No matter how grim things look, know that these symptoms are part of the disorder. Brain research is shedding light on changes in the brains structure and function following the aftermath of trauma. This information helps explain why emotions and other symptoms occur the way they do. It also leads to treatments that can help PTSD survivors manage symptoms and even strengthen brain structures for the better.
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Ptsd Symptoms: Negative Outlook
- Engaging in substance abuse
- Feeling guilt, shame, or responsibility for what happened
Some trauma survivors may also experience hallucinations or delusions, which are characteristic of PTSD with psychosis, a more severe form of PTSD.
While you may suffer more from symptoms within one of these categories than another, the majority of clients with PTSD that we have worked with have exhibited at least two symptoms of PTSD from each. The degree to which each negatively affects your life is a major concern as well. You may, for example, experience many PTSD symptoms of avoidance, but are most negatively impacted by one symptom of hyperarousal. At Bridges to Recovery, we will explore each of your symptoms of PTSD individually, as well as helping you gain a greater understanding of how they overlap. We have found this comprehensive approach offers the most benefits.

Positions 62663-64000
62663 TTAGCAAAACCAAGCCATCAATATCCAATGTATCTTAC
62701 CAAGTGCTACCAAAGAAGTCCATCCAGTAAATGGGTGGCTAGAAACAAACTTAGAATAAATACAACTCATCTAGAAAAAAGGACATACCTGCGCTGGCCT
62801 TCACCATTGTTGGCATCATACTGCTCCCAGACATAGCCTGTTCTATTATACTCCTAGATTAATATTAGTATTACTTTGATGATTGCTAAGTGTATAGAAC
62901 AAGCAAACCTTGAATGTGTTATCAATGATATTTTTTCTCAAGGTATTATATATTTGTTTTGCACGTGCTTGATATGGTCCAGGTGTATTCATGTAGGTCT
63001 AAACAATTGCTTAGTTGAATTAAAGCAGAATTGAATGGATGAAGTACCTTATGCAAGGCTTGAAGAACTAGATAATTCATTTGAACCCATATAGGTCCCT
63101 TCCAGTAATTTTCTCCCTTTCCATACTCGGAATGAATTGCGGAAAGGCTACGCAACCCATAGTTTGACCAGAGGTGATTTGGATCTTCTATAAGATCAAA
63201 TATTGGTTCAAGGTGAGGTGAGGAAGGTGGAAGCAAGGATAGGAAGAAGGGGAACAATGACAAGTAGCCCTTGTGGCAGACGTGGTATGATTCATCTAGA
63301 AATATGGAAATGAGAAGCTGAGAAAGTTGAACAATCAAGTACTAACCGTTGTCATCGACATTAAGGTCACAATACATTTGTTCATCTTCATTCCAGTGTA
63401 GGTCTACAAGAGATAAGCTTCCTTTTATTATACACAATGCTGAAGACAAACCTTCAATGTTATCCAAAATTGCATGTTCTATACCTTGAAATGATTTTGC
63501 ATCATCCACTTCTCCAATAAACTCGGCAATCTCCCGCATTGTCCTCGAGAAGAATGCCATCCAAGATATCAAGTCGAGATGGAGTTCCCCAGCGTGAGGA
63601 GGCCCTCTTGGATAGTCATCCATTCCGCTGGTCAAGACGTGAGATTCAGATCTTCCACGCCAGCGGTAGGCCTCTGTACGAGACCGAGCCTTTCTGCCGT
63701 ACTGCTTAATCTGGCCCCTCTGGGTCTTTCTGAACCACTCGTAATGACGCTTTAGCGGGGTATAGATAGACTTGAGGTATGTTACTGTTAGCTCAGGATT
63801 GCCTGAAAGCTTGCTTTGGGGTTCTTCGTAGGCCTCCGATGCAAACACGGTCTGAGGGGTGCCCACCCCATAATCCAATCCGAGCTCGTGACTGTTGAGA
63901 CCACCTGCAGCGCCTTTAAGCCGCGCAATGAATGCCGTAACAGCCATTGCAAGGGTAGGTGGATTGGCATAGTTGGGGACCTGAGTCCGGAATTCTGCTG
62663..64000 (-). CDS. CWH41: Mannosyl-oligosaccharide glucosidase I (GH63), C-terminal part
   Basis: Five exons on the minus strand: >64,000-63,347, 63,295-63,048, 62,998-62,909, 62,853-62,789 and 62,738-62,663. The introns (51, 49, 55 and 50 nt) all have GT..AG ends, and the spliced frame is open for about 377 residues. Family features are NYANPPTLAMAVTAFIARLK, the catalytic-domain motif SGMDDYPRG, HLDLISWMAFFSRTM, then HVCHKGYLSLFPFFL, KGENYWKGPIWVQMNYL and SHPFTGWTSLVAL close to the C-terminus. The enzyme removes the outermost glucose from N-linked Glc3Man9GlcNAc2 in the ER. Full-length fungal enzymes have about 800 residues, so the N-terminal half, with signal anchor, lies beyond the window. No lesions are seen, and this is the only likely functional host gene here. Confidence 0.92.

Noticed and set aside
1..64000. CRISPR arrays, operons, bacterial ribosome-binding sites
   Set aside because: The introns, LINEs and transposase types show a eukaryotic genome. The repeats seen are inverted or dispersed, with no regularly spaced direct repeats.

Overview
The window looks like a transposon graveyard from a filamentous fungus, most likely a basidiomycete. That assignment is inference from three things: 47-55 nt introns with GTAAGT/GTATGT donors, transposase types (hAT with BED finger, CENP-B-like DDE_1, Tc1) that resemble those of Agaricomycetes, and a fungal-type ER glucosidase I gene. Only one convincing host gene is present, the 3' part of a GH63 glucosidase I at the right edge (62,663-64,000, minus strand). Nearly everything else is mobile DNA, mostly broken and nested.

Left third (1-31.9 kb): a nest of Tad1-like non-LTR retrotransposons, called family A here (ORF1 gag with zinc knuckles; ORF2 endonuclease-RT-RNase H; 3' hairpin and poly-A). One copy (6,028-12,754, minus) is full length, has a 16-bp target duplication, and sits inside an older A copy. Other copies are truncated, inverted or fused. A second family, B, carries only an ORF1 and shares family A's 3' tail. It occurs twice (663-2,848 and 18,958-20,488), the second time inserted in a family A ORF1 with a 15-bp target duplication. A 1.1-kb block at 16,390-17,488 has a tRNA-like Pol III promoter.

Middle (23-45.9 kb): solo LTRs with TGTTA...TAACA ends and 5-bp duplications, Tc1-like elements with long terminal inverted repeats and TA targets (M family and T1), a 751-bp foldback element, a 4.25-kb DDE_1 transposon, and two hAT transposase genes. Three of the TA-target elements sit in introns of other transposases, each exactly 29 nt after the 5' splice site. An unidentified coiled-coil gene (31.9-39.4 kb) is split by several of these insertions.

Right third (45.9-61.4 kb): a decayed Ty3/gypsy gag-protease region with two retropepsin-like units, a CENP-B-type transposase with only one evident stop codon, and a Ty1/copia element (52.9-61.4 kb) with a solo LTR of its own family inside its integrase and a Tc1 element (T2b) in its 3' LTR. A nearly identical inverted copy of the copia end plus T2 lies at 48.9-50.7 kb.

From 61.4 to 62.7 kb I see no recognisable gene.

While most symptoms of PTSD in men, women, teens and children are near universal, there are some that are more likely to be exhibited by men, and some that are more likely to be exhibited by women. Lets take a closer look at a few of those
Avoidance And Emotional Numbing
Trying to avoid being reminded of the traumatic event is another key symptom of PTSD.
This usually means avoiding certain people or places that remind you of the trauma, or avoiding talking to anyone about your experience.